Gary Allan is back on tour with a new album out called “Set You Free,” his first album since 2009 and the 10th of his career. The country singer-songwriter, perhaps best known for "Man to Man" and "Tough Little Boys," said that 2013 has started out with a slow roll, but that it’s great to be back in action.
“We’ve been doing a radio tour to kind of reintroduce myself to people," he said. "The album’s been a long time coming, but it’s great to be back in the top 5 again and performing live.”
Allan’s lead song off the new album, "Every Storm (Runs Out of Rain)," first hit the country music airwaves in September 2012 before the full album was released in late January. Since then, “Every Storm” reached the No. 1 spot on Billboard’s Country Airplay chart, giving Allan his fourth country No. 1, and his first since his “Nothing On but the Radio” in late 2004.
Allen says that he loves songwriting and that his fire hasn’t flickered. The artistic process at this point in his career is about growing and “just simply about having a little more life experience.”
In truth, Allan has been through a lot. After a prosperous career that started with packed gigs and strong record sales, Allan put his career on hold for a while in 2005, a year after his wife had committed suicide. After a pause, Allan put out two emotional and critically acclaimed albums, "Tough All Over" and "Living Hard." Since then, Allan again has found solace in playing live.
“Me, I love being on the road. I know some people don’t, but I definitely make records so that I can be out on tour," he said. "I do most of my actual writing in the winter when I have time to ponder.”
Allan’s current tour resumes March 23 in Austin, Texas, before hitting the East Coast, South and Midwest, with gig dates stretching to August.
“I’ve always been really lucky. We’ve always had a really young crowd. Mostly good-looking girls,” he said with a laugh. “Other musicians with us always comment on that. But we’ve got a great audience.”
Back to songwriting: Allan notes that technology and hia smartphone help him document creative thoughts on the road.
“Throughout the year I write down some hooks and phrases instantly on my iPhone. And the cool thing is that you can share everything these days," he said. "I can go ahead and record a part of a song right there and hit send to share with someone that I’m writing with.”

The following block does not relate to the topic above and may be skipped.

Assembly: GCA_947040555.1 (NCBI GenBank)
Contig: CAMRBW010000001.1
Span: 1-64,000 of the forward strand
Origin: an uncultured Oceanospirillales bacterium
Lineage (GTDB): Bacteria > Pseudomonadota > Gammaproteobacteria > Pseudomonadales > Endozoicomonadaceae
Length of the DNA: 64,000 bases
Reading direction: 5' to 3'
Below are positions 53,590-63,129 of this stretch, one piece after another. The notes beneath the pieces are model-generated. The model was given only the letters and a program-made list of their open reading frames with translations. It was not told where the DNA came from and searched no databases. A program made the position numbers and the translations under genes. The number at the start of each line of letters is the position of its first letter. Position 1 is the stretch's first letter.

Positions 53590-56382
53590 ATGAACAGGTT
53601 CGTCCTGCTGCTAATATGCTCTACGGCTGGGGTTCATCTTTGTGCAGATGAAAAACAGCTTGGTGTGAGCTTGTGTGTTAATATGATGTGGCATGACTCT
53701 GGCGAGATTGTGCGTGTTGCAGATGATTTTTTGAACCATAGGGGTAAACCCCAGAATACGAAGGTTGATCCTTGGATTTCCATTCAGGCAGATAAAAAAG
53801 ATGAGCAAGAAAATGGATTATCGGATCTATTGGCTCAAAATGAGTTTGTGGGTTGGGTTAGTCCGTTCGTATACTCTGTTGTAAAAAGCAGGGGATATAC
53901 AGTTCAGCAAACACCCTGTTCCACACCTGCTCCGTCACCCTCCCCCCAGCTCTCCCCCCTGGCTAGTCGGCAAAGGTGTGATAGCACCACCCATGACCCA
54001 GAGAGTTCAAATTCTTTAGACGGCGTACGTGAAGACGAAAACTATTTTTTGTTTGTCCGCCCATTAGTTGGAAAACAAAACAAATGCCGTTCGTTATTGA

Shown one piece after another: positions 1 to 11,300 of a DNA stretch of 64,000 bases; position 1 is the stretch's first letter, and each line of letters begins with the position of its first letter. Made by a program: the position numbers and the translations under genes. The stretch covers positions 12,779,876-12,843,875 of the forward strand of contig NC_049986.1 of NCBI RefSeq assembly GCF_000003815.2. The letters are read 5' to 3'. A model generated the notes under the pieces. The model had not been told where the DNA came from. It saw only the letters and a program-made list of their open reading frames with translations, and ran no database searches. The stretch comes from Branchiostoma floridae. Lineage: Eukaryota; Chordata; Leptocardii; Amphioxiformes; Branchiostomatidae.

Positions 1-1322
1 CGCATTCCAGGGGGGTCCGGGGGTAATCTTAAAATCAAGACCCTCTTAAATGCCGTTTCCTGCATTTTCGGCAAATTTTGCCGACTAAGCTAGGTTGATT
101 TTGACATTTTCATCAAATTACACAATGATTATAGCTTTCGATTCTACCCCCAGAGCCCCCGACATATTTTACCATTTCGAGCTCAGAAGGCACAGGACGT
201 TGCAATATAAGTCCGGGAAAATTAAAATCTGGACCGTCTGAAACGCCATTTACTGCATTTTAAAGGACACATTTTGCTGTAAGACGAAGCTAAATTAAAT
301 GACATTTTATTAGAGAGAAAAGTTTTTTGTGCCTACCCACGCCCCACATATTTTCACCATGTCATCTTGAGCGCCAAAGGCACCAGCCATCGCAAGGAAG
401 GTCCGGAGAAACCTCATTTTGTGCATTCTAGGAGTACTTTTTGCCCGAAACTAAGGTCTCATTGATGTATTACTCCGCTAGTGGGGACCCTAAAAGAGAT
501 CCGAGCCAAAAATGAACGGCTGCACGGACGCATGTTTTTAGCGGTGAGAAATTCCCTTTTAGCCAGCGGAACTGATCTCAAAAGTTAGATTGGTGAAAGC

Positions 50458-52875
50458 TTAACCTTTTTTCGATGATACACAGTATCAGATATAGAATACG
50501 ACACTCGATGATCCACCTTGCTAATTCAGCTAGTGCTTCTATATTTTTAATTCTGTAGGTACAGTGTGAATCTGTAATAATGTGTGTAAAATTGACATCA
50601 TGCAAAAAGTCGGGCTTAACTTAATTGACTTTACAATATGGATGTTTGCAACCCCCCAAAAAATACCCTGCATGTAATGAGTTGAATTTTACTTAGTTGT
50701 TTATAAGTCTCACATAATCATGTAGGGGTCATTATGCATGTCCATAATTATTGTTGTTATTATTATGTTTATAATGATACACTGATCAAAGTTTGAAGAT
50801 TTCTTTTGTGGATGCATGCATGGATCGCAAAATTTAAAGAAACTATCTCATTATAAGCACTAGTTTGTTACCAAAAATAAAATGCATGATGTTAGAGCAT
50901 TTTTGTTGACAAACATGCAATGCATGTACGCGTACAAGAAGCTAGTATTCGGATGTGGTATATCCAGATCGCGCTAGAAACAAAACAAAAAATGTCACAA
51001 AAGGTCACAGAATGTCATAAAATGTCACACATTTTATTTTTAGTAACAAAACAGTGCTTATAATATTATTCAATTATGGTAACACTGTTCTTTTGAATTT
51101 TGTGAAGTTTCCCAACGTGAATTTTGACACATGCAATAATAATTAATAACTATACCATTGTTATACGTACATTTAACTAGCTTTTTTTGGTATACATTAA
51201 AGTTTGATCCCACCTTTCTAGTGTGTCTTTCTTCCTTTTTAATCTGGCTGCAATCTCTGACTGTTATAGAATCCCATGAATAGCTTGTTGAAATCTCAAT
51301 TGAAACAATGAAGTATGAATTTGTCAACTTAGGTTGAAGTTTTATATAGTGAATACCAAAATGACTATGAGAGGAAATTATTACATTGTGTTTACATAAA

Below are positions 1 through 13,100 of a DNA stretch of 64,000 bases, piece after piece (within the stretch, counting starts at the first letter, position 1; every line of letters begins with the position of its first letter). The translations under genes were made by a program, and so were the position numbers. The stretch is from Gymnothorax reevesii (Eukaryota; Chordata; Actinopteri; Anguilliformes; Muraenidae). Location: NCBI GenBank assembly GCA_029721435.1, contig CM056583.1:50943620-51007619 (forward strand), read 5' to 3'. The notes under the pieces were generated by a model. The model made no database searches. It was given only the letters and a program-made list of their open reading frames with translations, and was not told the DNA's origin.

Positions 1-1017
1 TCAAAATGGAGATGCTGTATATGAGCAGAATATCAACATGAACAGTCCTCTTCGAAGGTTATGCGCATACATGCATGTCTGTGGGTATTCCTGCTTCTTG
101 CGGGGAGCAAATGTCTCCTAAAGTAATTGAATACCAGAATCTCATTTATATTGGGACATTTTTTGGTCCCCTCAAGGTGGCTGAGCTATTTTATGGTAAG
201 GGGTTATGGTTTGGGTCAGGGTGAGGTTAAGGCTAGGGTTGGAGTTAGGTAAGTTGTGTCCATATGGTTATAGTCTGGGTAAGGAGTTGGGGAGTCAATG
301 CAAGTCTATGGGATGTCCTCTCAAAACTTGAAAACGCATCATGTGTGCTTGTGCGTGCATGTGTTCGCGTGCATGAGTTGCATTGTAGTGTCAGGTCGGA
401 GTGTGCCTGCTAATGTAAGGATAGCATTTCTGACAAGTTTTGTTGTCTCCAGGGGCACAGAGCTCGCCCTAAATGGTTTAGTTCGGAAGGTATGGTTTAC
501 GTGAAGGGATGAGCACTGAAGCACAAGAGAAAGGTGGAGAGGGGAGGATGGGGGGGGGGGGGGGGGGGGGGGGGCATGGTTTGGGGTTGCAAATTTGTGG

One other avenue where Allan has found solace, new energy and some peace of mind between gigs comes in the form of watersports.
“I’ve been surfing my whole life and I love watersports," he said. "I grew up in Orange County [Calif.], so I pretty much surfed every day before and after school as a kid, and I still go on surf trips.”
Allan mentions that he commuted to California from his longtime Tennessee home for 10 years, in part to continue surfing and take up its soothing and calming effects.
“With surfing,” he said, “people go out into the water to do their own thing. And it’s pretty much everybody keeping to themselves.”
Surfing, one of Allan’s lifelong loves, did fit the bill for a while. But eventually he moved on to watersports of a different flavor.
“I just decided I spent a little too much time in airports (flying to California), so eventually I moved everyone out here onto the edge of a lake just north of Nashville, and now we wakeboard.”
Allan says wakeboarding -- a style of board-riding behind a boat, which combines foundations of water skiing, snowboarding and surfing -- is more social, more vigorous and has an entirely different vibe.
“Wakeboarding doesn’t have that same cruisey feeling, where I just paddle out into the water to be by myself. You have to have people around you to wakeboard. But it’s definitely a great workout, and it can be as aggressive as you want.”
But water sports and music are not all that Allan, now 45, does to keep super-fit and happy.
“I do yoga everyday … hot yoga in the mornings right after I wake up.” Allan says his preference for hot yoga, or bikram, comes from the fact that heat boosts circulation and flexibility, while punching out its own cathartic effects.
With the Super Bowl over and baseball season looming, Allan mentions he’s a fan of all sports, but doesn’t commit to following any team or sport he can’t participate in.
“I played sports my whole life. But my problem is that I just don’t like to watch a lot of TV. I played football, baseball, the whole nine yards," he said. "But I hate blowing my Sunday just watching the talking box.”
Which isn’t such a bad thing, especially when one of your best buddies is NFL quarterback Jay Cutler. Allan got to know Cutler, a one-time Nashville local and former Vanderbilt star, mostly “just hanging out over at my house in the summer.”
“Jay is a great guy. That’s all I’ve ever done with him, is just hang," Allan said. "I haven’t seen him much since he got married. But he’s cool and kinda quiet and to himself.”
He also said that Cutler was present at Red Rocks, Colo., and in the video for the 2007 single, “Watching Airplanes." Good camaraderie and hang time aside, Allan hints that it is a good thing Cutler can throw a football. “Jay couldn’t wakeboard for sure, though. He was way too big,” he said.
Beyond the exhilaration he gets from touring, Allan said, staying active is key to more than just being healthy. He spoke of a mentor, country music legend Harlan Howard.
“Harlan once told me when I was young, 'You sure can play, but you haven’t lived,' " Allan said, "and he joked that hard spells and getting divorced a few times is what really made a songwriter.”
But Allan hints that his other pastimes have their own positive influence.
“Part of it is living in Tennessee and all the activity of living here,” Allan said. “But I think just being active and the better I feel, the more creative I am.”